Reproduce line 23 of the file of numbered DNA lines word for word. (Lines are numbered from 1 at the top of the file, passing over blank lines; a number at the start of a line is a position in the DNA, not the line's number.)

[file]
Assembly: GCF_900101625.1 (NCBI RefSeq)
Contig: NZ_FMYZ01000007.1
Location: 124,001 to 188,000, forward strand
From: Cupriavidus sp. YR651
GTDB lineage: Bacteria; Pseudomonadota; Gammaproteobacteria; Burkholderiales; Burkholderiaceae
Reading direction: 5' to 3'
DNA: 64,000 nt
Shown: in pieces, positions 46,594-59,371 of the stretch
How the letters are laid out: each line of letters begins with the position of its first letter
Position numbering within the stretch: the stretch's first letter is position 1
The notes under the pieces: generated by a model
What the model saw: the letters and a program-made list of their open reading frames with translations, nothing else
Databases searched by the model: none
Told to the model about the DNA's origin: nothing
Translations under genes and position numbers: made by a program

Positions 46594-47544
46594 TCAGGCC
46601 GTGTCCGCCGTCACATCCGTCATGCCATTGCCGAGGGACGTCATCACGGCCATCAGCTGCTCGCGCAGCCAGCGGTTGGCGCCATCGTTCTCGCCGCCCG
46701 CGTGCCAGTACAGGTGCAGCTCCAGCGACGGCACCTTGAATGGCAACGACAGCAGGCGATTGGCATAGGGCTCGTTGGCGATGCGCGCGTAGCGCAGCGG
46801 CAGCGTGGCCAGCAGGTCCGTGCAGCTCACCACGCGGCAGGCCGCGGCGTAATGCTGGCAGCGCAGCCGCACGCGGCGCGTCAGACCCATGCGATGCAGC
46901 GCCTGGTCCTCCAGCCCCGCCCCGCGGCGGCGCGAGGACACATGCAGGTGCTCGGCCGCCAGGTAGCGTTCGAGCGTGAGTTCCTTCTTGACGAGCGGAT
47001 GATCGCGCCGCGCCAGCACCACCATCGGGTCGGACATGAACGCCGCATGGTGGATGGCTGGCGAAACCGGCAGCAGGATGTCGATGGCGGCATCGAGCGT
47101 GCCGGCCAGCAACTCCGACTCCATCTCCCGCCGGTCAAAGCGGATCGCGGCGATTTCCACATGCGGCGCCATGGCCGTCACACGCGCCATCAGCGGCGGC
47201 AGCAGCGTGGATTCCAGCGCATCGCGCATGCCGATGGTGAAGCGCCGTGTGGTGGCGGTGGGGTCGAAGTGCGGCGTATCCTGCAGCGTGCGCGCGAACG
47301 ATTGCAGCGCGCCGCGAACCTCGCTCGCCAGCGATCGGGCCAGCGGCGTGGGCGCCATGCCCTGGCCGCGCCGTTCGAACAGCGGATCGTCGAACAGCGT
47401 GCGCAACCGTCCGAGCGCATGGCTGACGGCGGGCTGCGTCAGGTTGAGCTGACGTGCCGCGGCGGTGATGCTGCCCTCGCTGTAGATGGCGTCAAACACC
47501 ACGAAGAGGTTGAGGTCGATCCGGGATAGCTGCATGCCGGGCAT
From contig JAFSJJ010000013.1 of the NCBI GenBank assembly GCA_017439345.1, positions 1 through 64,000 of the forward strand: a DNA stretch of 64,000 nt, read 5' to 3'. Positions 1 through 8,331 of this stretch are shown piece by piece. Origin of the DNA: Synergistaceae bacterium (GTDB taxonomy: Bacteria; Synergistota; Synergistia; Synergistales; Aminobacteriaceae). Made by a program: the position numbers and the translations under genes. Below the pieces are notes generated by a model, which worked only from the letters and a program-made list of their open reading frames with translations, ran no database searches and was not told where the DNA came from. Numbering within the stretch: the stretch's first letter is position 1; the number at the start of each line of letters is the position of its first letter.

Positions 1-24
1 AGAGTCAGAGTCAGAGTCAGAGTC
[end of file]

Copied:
47101 GCCGGCCAGCAACTCCGACTCCATCTCCCGCCGGTCAAAGCGGATCGCGGCGATTTCCACATGCGGCGCCATGGCCGTCACACGCGCCATCAGCGGCGGC